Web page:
The Chicago Bulls were not supposed to be this good. They weren't supposed to be priming themselves for what could be a playoff run as a top-four seed in the Eastern Conference after Derrick Rose fell victim to another long-term injury. They lost their best player, then traded away a team stalwart in Luol Deng. In the face of yet another year of turmoil, nobody would've blamed them had they folded up their tents and made the decision to reorganize their roster and salary-cap situation to prepare for a future with what they hope to be a healthy Rose.
Nope. Not with crazy ol' Tom Thibodeau at the helm. Not with a stifling defense and a frontcourt rotation as good as any in the NBA. Chicago is beating the crap out of teams, and in a tissue-soft Eastern Conference, one shouldn't bet on that slowing down all that much.
Their defense is suffocating the opposition into just 95.5 points per 100 possessions, and they're beating teams by more than seven points per game on average during that 10-game stretch. Taj Gibson has emerged as the team's leading scorer since Noah's outburst and Carlos Boozer is averaging nearly 20 points and grabbing more than 12 rebounds per 36 minutes.
And, of course, Noah has been a monster. Chicago's emotional and physical leader is filling up the box score on a nightly basis, averaging 14.4 points and 12.5 rebounds per game over the last 10 since the ejection in Sacramento. And he's showing why he might be the best passing big man in the league on top of it all. Noah is dishing out 6.5 assists per game during this stretch, which leads the team by more than two dimes per night. The next closest is D.J. Augustin's 4.2 average.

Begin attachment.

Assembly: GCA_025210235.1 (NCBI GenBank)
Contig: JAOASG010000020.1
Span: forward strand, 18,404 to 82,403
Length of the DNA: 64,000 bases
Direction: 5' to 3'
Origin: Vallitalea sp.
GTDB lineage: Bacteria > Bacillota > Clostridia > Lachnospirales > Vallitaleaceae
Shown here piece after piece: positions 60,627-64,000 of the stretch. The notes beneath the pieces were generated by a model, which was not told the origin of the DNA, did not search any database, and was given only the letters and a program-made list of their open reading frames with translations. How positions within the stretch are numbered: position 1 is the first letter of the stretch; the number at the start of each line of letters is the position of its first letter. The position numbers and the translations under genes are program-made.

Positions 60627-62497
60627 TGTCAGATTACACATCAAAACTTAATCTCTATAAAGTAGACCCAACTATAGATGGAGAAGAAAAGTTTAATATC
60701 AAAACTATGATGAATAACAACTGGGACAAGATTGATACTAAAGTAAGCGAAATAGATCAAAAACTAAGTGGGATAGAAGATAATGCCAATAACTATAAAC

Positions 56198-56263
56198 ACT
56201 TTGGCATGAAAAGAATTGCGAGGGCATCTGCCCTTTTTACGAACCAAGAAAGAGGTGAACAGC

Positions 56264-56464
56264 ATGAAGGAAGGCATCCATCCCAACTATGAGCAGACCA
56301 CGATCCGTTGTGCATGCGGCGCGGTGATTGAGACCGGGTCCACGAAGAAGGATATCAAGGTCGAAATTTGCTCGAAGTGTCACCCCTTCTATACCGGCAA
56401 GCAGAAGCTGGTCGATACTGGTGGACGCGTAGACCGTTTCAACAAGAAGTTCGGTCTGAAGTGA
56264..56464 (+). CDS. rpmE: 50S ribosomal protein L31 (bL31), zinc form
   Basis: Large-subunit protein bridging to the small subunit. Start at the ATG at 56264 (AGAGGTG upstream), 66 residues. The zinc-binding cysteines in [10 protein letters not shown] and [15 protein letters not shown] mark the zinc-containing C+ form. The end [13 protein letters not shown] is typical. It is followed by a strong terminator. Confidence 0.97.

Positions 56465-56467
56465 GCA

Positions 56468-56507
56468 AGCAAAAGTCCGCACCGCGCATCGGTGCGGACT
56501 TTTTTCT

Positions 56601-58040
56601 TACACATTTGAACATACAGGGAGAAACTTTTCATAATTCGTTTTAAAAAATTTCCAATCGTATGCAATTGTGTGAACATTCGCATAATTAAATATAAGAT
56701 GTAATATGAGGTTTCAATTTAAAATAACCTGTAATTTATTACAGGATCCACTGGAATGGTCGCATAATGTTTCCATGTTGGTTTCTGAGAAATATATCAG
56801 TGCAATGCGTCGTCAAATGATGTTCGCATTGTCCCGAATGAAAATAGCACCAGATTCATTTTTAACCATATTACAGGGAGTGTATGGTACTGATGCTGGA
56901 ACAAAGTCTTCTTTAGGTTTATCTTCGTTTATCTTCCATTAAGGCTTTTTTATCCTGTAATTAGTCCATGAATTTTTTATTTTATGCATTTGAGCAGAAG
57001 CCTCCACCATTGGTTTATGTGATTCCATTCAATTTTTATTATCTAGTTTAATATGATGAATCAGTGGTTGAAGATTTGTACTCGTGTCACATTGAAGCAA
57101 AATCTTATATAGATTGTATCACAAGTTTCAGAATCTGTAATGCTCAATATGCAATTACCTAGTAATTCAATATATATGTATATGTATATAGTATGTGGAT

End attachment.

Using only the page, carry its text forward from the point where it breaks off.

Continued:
Bulls Must Reads
Bulls Must Reads
And speaking of Augustin, the former punchless Pacer has gone from a roster casualty in Toronto to key contributor in Chicago, exceeding most anyone's low expectations. Augustin is averaging 13.4 points and 5.5 assists in 30.6 minutes per game as a Bull, and he's hitting better than 41 percent of his threes on top of it. Much like Nate Robinson did last year, Augustin has done an admirable job helping to fill a major void with Rose expected to miss the rest of the season. Between he and Kirk Hinrich, the point guard position is stabilized for the time being.
Who knows how this season's going to wind up for the Bulls, but their grind-it-out style is once again working in the absence of their superstar. Why should we expect anything less from a Thibs-coached team? Chicago is 8-2 over its last 10 games and is pushing for home-court advantage in the first round, with a two-game lead on the Washington Wizards in the loss column. The Eastern Conference isn't likely to offer a ton of resistance down the stretch, especially in the face of a team as physical as the Bulls.
The type of offensive firepower needed to advance deep in the playoffs seems to be lacking, but Chicago won't go away without making things interesting once more. The future is unsettled for several players on the roster, but they'll tackle that issue when they get to it. For now, they're going to play all 53 minutes of an overtime game for Thibodeau if they have to, and they'll punch, push and shove their way as deep into the playoffs as they can.
It's just what the Bulls do: an identity that hasn't changed one bit.